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Date: Thu, 15 Apr 14:27:58 1993
regarding Dennis B. Lewis’s disapointing raspberry mead. I have mad
a raspberry mead with frozen raspberries put in the secondary and it
was a great success. I think we have one bottle left. (2+yrs).
We also use the Red Star Pasteur Champagne yeast. It’s the easiest for
us to get our hands on. It does give a much drier acidic taste to mead than
anything commercial i’ve ever tried. Mind you I’ve not tried to make sack
mead, which seems to be the most common commercial product.
If you’re going to use raspberries again then I think you can expect a
very acidic end product. a local brew-pub makes a pale rasberry-wheat
beer in the summer and it’s murder on your stomach if you drink too much.
I don’t know if blackberries are as acidic. Seems to me that they won’t be.
I’d also like to see some blackberry recipes.
Date: Thu, 15 Apr 93 14:32:47 MST
From: Steve Dempsey <email@example.com>
Subject: Re: Mead Yeasts
In digest #115 Dennis B. Lewis <firstname.lastname@example.org> writes:
> I’m still very novice at this, but from my beer brewing
> experience, the yeast will make or break your product. As such, I
> have the following questions:
> Are there mead yeasts out there? (I’m sure)
> What company cultures them?
> Where can I get some?
> What are their flavor characteristics? (Avoiding strong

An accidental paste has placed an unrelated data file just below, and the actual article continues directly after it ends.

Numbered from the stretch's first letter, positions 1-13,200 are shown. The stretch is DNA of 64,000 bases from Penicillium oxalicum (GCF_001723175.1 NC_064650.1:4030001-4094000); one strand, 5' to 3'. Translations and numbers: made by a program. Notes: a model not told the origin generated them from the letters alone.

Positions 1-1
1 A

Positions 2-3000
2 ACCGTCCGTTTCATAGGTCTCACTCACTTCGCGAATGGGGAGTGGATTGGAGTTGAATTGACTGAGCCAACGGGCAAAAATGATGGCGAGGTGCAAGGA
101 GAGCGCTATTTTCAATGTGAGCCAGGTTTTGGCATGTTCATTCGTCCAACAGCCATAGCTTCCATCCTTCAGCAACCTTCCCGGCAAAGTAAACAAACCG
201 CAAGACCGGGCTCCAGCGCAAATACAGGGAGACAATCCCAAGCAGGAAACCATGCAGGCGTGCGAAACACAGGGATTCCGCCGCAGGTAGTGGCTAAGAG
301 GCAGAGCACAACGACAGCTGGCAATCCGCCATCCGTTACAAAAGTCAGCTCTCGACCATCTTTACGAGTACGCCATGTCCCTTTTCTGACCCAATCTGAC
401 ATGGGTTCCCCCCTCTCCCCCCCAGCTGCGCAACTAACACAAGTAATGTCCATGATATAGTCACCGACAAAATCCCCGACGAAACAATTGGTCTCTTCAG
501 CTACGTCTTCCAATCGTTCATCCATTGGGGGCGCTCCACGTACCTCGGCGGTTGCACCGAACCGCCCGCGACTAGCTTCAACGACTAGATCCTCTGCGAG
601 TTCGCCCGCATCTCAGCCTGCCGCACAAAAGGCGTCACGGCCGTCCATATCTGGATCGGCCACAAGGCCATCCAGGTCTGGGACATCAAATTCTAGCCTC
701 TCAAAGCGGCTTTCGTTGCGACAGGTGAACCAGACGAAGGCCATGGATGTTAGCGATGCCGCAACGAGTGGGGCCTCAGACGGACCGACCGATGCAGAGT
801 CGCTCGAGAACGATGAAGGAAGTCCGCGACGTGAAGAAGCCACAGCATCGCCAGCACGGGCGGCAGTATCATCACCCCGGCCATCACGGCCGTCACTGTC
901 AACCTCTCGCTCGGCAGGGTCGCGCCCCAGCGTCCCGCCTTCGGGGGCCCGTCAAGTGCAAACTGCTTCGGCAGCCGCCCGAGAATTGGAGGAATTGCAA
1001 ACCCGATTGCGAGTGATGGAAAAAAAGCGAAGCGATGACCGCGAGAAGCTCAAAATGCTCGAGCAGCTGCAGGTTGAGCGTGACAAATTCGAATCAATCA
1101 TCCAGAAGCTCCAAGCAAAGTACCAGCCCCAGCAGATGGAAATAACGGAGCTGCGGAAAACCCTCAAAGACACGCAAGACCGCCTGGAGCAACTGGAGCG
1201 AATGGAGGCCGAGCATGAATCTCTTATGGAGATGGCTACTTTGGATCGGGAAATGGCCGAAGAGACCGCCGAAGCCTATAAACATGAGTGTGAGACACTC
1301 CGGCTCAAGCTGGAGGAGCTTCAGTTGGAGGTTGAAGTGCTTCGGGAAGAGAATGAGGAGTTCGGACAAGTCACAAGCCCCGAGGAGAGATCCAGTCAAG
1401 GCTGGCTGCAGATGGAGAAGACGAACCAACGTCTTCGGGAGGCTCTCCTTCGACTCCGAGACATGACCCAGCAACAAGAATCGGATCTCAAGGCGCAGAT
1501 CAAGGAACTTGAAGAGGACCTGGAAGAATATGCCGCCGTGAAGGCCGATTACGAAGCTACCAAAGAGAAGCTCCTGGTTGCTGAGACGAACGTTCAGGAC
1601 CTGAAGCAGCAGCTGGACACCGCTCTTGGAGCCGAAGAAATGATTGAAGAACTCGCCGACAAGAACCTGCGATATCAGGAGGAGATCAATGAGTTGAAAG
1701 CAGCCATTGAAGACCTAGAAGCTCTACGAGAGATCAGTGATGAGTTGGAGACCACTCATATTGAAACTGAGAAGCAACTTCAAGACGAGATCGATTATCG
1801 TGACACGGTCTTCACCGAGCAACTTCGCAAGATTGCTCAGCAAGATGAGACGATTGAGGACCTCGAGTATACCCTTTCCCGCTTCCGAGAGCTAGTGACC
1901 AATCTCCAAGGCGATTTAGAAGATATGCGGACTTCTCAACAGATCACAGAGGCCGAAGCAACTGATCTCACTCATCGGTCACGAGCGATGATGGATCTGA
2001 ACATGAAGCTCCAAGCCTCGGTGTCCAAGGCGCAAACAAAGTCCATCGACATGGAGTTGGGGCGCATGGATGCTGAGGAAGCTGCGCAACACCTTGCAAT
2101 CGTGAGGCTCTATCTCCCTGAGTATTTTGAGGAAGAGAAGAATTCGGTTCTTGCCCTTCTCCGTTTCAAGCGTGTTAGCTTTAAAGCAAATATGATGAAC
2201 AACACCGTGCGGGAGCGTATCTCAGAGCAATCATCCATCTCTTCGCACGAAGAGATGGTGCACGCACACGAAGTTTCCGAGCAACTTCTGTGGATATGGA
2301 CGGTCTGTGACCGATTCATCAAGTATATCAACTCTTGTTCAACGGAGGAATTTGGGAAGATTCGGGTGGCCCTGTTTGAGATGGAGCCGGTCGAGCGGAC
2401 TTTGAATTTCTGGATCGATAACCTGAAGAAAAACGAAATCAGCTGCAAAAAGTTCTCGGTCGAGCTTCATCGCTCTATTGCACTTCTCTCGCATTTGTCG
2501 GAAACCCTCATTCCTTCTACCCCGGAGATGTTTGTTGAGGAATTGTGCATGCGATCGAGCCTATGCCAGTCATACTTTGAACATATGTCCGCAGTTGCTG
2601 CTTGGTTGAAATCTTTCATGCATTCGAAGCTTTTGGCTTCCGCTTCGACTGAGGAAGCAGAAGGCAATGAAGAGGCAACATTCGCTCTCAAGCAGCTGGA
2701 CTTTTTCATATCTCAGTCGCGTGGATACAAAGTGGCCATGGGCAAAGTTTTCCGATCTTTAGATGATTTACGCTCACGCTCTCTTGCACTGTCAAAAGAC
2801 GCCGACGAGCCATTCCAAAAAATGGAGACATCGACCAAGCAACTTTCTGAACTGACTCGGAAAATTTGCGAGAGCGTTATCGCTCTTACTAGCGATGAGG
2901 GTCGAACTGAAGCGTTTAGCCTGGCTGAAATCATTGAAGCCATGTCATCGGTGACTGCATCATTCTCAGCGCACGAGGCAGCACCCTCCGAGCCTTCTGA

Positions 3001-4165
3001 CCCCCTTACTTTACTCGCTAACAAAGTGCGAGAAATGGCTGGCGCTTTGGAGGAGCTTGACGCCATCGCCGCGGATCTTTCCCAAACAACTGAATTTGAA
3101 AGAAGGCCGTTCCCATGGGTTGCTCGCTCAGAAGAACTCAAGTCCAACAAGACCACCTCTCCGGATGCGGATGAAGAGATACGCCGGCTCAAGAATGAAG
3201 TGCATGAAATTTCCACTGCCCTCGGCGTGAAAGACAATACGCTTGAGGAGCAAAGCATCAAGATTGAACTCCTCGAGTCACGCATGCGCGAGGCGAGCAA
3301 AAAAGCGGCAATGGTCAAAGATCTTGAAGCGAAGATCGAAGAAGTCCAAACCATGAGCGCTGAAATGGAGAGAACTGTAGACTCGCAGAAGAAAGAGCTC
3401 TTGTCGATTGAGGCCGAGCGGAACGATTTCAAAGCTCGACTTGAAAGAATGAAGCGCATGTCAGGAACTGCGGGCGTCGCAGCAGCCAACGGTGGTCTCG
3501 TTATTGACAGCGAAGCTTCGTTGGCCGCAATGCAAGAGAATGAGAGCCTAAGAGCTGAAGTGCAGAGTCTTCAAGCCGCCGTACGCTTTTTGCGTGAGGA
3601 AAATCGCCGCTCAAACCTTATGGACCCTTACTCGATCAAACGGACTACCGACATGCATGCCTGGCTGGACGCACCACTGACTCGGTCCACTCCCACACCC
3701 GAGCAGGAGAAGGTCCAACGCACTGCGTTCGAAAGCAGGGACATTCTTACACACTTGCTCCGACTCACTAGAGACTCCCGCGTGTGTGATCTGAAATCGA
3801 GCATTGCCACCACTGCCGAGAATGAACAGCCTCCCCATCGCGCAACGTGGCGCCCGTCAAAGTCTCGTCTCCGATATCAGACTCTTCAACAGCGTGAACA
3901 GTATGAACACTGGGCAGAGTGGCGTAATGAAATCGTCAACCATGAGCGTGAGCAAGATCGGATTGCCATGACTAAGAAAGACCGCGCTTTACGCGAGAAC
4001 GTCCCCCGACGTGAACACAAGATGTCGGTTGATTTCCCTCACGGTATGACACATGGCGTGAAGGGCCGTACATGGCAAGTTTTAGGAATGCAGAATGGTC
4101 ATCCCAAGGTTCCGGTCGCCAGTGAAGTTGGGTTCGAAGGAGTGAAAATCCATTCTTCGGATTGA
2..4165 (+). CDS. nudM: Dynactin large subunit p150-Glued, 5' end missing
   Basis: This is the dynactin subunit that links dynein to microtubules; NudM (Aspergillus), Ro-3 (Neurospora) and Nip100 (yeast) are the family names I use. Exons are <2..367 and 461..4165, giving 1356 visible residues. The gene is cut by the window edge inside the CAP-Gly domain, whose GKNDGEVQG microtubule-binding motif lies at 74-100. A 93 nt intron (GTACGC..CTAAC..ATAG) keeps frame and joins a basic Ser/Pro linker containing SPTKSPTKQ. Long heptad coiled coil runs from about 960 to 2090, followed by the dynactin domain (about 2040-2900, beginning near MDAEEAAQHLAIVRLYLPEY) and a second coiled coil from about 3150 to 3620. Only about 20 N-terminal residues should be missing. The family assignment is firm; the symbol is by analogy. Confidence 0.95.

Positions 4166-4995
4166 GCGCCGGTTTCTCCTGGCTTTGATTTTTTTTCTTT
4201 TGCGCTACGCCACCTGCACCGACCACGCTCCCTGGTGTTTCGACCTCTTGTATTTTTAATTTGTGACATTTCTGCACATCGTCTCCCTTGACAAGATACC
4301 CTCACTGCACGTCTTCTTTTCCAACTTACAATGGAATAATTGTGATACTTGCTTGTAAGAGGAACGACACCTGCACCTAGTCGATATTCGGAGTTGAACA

Vierka produces a yeast designated for making mead. It’s one of my
favorites for a sweeter mead, but it’s difficult to work with (low
viability). Among the new liquid cultures distributed by GW Kent is
another purported mead yeast, which I have not tried yet.
I have tried most of the popular wine yeasts marketed for hobbyist
use. I would consistently use the following for the different
types of mead:
traditional, dry Red Star or Wyeast Prise de Mousse
traditional, medium Red Star Montrachet
traditional, sweet Vierka mead
melomel, sweet/medium Red Star flor sherry, Montrachet
melomel, dry Red Star or Wyeast champagne, Lalvin EC-1118
The prise de mousse seems to go dry without the acidity or astringency
of the champagne yeast. The sherry yeast imparts its own flavor but the
`sherry’ flavors associated with sherry wine comes from oxidation late in
the fermentation, or post-fermentation, which should not be part of your
meadmaking process. Montrachet seems to be a fairly neutral general
purpose yeast, but takes much longer to dry out than the champagne or
prise de mousse (in my experience). All these are available from various
mail order sources, and your local shop should have at least a couple
I’ve been disappointed by ale yeasts, which don’t tolerate the alcohol.
They work ok if you like the old style fresh mead of low gravity, which
is consumed practically out of the fermenter. Also, yeasts which have
high phenol production like the german wheat beer yeasts don’t work well
with mead [I have 3 gallons of sparkling Listerine/medicine flavored mead
if anyone wants to try some].
I think most wine yeasts are rather neutral as far as producing weird
flavors, as long as they are not abused. All of my undrinkable meads
except the failed wheat beer yeast experiment have had flaws resulting
from other factors. These include using the wrong honey (eucalyptus);
mold, wild yeast, or bacterial infections; poor nutrients including
aeration; or improper acid balance. Unless the recipe and process are
sound, the yeast usually cannot be blamed for ruining the product.
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End of Mead Lover’s Digest